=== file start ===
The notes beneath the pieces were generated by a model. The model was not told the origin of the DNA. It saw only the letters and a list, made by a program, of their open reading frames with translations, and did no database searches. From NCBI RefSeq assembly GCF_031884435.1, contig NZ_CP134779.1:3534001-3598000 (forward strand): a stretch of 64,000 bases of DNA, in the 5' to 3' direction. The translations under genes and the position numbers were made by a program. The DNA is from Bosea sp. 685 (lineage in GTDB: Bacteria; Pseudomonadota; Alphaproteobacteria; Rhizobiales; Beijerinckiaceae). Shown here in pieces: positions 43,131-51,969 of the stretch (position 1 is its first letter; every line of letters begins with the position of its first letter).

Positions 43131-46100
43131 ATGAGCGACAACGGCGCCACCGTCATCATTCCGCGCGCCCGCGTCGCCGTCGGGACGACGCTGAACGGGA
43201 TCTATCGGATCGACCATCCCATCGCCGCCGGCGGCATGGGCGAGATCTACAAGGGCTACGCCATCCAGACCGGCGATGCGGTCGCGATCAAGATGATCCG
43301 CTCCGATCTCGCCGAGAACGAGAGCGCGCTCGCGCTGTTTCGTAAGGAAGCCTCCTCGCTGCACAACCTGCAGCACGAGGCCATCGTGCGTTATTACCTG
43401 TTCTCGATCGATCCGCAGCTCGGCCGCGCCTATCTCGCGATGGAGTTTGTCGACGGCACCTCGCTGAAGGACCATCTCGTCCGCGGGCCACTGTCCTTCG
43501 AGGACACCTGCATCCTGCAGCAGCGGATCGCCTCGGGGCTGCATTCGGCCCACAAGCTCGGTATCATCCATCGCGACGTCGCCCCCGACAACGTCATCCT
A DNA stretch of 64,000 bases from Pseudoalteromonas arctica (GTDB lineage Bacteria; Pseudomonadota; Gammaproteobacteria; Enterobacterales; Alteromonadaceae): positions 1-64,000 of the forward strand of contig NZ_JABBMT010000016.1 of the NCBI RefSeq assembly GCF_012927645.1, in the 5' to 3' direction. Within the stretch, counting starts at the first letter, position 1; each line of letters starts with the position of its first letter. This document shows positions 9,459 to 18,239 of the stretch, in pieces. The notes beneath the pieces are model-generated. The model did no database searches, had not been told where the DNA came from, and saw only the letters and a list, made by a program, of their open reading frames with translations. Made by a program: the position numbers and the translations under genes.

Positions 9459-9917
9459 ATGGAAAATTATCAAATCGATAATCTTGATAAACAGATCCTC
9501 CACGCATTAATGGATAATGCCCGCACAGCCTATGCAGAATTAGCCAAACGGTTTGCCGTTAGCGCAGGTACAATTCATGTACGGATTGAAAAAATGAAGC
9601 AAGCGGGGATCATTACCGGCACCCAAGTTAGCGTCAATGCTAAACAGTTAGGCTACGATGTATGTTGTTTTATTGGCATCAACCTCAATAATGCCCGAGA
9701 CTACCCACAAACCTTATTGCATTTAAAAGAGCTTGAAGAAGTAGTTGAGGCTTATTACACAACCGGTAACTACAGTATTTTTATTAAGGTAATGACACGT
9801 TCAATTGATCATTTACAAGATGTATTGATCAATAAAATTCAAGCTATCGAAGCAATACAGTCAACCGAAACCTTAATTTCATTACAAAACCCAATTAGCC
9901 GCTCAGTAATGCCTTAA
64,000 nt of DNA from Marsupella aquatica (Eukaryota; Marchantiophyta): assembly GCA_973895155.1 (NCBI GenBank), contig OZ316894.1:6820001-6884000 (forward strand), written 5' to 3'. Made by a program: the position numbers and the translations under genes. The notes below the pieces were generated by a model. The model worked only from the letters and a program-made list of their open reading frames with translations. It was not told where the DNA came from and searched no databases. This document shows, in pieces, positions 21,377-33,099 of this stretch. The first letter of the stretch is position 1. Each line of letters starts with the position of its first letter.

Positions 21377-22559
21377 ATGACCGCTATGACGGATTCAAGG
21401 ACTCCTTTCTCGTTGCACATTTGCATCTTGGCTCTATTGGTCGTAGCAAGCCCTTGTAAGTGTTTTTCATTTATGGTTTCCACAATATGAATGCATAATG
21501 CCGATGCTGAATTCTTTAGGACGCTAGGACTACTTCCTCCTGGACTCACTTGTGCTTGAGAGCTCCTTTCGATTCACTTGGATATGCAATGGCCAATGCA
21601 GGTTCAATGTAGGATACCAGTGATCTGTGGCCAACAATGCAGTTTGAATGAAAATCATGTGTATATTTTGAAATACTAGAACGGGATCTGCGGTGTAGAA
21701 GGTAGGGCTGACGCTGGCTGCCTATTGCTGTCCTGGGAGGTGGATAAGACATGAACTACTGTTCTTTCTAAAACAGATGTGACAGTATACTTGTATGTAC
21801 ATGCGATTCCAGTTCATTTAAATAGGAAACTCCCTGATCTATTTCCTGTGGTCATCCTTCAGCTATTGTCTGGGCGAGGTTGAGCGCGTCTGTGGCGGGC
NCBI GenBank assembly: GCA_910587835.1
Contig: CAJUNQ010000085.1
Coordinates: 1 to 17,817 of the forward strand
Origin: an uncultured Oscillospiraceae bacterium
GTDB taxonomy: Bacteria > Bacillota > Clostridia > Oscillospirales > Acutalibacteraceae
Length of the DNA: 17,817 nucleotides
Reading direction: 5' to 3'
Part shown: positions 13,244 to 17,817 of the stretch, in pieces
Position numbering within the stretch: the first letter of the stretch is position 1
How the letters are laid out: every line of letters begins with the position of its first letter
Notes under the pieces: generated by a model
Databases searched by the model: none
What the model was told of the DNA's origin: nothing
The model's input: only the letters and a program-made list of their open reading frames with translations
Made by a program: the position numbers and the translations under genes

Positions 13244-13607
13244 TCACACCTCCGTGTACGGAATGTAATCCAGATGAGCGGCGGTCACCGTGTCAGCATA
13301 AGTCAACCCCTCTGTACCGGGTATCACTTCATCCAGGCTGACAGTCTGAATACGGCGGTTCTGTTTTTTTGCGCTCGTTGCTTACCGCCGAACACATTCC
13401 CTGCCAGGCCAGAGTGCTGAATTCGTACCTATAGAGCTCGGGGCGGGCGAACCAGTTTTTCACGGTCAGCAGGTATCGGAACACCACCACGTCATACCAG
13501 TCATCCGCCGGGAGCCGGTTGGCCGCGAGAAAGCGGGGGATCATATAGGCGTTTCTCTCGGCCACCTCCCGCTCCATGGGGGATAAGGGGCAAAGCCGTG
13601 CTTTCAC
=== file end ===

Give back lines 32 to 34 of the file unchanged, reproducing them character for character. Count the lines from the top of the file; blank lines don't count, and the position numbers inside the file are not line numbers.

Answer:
Position numbering within the stretch: the first letter of the stretch is position 1
How the letters are laid out: every line of letters begins with the position of its first letter
Notes under the pieces: generated by a model